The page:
The Rottenstein Law Group has learned that the FDA has proposed a rule that would require most medical devices distributed in the United States to carry a unique device identifier, or UDI.
The FDA has proposed implementing an identification system that would assign to each medical device a unique code that will be the “key to certain basic identifying information about a device, such as the name of the manufacturer and the type of device, and may represent certain other information… such as its expiration date and batch or lot number,” according to a July 3, 2012, FDA press release.
The FDA expects the UDI system to, among other things, “allow more accurate reporting, reviewing and analyzing of adverse event reports so that problem devices can be identified and corrected more quickly” and “provide a standardized identifier that will allow manufacturers, distributors and healthcare facilities to more effectively manage medical device recalls.”
Rochelle Rottenstein is the devoted advocate of claimants allegedly injured by recalled medical devices—including Boston Scientific’s Protegen Sling vaginal mesh product, which was recalled in 1999, according to a May 4, 2009, New York Times article, and the DePuy ASR Hip Resurfacing System, which DePuy voluntarily recalled in August 2010, according to the manufacturer’s own web site. This experience has made Rottenstein aware of the importance of keeping track of adverse event reports filed in connection with injuries sustained from medical devices. Accordingly, Rottenstein has long been a proponent of the FDA’s adoption of a UDI system, which she believes can go a long way toward minimizing the injuries caused by potentially dangerous medical devices.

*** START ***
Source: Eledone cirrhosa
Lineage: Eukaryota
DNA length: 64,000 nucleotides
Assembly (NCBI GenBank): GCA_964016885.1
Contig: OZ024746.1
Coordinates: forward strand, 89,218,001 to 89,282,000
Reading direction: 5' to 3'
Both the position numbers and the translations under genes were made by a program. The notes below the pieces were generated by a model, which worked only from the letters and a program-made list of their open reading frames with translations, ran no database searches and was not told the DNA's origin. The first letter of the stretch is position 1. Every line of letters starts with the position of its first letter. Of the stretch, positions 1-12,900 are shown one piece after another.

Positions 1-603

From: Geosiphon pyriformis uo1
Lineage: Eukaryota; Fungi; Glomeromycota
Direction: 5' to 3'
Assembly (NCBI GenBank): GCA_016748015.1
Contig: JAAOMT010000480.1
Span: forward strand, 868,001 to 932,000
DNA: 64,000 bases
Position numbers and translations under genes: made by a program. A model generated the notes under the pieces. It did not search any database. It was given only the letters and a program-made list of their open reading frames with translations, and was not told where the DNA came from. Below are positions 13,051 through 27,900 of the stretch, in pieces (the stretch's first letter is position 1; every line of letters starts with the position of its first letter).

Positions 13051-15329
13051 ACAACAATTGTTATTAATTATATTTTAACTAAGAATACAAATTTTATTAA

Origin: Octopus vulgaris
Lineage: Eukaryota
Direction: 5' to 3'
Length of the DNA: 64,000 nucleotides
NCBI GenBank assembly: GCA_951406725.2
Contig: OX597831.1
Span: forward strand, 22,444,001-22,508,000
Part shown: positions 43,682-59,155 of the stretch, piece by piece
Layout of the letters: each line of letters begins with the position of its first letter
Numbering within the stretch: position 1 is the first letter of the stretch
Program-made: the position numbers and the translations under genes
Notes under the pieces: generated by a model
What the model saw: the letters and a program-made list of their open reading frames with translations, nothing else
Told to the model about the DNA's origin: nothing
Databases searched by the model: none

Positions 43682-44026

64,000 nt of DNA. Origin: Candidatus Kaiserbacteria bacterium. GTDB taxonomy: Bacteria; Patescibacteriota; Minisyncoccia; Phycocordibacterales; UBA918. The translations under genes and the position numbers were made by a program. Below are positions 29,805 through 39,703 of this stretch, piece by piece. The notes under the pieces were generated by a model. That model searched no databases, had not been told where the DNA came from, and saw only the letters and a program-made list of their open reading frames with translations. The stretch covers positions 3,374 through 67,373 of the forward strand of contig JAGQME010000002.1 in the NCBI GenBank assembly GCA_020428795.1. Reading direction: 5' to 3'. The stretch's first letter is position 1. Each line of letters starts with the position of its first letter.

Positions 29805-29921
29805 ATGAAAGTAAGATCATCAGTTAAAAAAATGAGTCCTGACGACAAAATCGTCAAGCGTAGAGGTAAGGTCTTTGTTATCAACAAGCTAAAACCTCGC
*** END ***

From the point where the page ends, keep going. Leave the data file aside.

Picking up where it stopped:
Just last week Rottenstein told a reporter at Medical Device and Device Industry (MD+DI) online that, to better protect consumers, the FDA should act immediately to “require the use of unique device identifiers that would enable the FDA to better track medical device malfunctions.”